18 November 2019 I They hated him, they booed him, they wanted him dislodged from the country, they chanted slogans against him, they slandered him, some even wanted to hang him, wanted to lynch him out on the street, they simply wanted to dethrone him – 2006 was a catastrophic year for the King of Nepal.
But he took it all on the chin, with the poise kings are wont to display.
He told them he would die an ordinary Nepalese citizen than leave the country his forefathers had built.
Dethrone they did and king Gyanendra Shah too delivered on his promise: he refused to leave the country, retiring with Queen Komal to an ordinary retreat on the outskirts of Kathmandu.
Now, in 2019, the ex-king pulls crowd wherever he goes in his former kingdom, much to the dismayed surprise of the very politicians who set the republican machine in motion eleven years ago leading to his eventual dethronement.
Now all the gall is gone and the poison of hatred is past. Love is in the air so far as the last king of Nepal and his ex-royal family are concerned. People clearly love them, adore them – many haters notwithstanding.
Now no one boos him anymore but they surely die to hug him, smile at him, wave at him, garland him, touch his feet, shake his hand and occasionally some die-hard royalists even finish off the cheer by sloganeering for him – “Raja Aau Desh Bachaau!”
That he has truly accepted his former subjects’ verdict on the Shri Pench (the revered crown of the Shah Dynasty) becomes evident from how graceful and joyous he appeared as he and his family recently rocked up at a Kathmandu disco, named, lo and behold, the Lord of the Drinks.
The man who took a video of the former royal family’s jamming at the night club told southasia.com.au that the crowd could not be called a “massive” one but the club’s hall was definitely “packed”.
In the video, the king can be seen waltzing to the music and at some point he even takes his jacket off as it got hot in there. He basically killed it, he was the rockstar of the moment.
The upmarket nightclub had mostly young men and women when the king and his family arrived unannounced, it is understood. Shreizan Shrestha, who took the video and photos of the partying ex-royals, said he was not at liberty to disclose much information about their affairs that evening.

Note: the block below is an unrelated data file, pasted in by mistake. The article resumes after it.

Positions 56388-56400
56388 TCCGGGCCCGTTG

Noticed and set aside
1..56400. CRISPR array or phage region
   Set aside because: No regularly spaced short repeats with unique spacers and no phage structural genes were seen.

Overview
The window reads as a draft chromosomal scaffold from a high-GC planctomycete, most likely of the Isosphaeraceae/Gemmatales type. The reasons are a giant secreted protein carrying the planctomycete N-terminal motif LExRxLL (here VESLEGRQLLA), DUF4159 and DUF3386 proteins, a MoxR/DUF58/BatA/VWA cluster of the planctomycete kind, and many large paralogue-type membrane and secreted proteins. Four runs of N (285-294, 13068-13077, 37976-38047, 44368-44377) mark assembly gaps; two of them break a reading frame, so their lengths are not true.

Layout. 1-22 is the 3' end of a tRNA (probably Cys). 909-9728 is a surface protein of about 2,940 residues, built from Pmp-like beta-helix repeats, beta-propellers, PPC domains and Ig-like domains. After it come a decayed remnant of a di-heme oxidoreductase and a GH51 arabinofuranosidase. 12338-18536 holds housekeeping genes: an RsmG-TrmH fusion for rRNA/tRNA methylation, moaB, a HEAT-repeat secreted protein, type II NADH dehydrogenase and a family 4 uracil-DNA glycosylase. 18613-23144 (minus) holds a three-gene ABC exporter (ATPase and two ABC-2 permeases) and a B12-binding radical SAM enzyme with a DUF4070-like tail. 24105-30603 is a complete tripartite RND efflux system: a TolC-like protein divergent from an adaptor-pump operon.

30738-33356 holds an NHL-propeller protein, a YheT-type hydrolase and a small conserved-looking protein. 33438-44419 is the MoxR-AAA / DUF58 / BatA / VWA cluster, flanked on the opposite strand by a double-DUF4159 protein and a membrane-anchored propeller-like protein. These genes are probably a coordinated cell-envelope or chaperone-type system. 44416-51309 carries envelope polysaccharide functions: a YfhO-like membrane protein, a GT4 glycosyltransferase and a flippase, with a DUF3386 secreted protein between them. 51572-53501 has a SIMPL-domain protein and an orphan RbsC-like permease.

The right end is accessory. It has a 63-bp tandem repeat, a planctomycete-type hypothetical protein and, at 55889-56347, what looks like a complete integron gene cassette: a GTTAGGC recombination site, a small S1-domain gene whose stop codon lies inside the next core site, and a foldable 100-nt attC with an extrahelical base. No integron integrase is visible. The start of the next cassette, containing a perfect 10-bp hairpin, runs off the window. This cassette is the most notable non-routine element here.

The former king of Nepal has no royal duties to perform and hence, regularly visits the four corners of the Himalayan nation. Last year, he was seen partying with his entire family, including the former crown prince Paras Shah, at another night club in Kathmandu.
Nepal-watchers wonder, looking at the response Mr Shah receives from people from all walks of life – did these youths really really want the centuries-old monarchy gone for good or did the “major parties” gave in to some mysterious foreign powers’ design to get rid of the monarch? As more and more people get disillusioned with the performance of their elected representatives, whether or not the country did the right thing by dismantling constitutional monarchy is increasingly becoming a matter open for discussion.
In his recent party, other members of the former roayl family were also present with former Crown Princess Himani Shah dancing to the roaring music.
The ex-king’s performance in particular came as a little surprise as he appeared at complete ease in an environment full of youths of his grandchildren’s age, an environment that oozed with alcohol-inspired romance. He even happily extended his hand to anyone who wanted to dance with him. At one point, he stood with few young women wanting to score a selfie with him.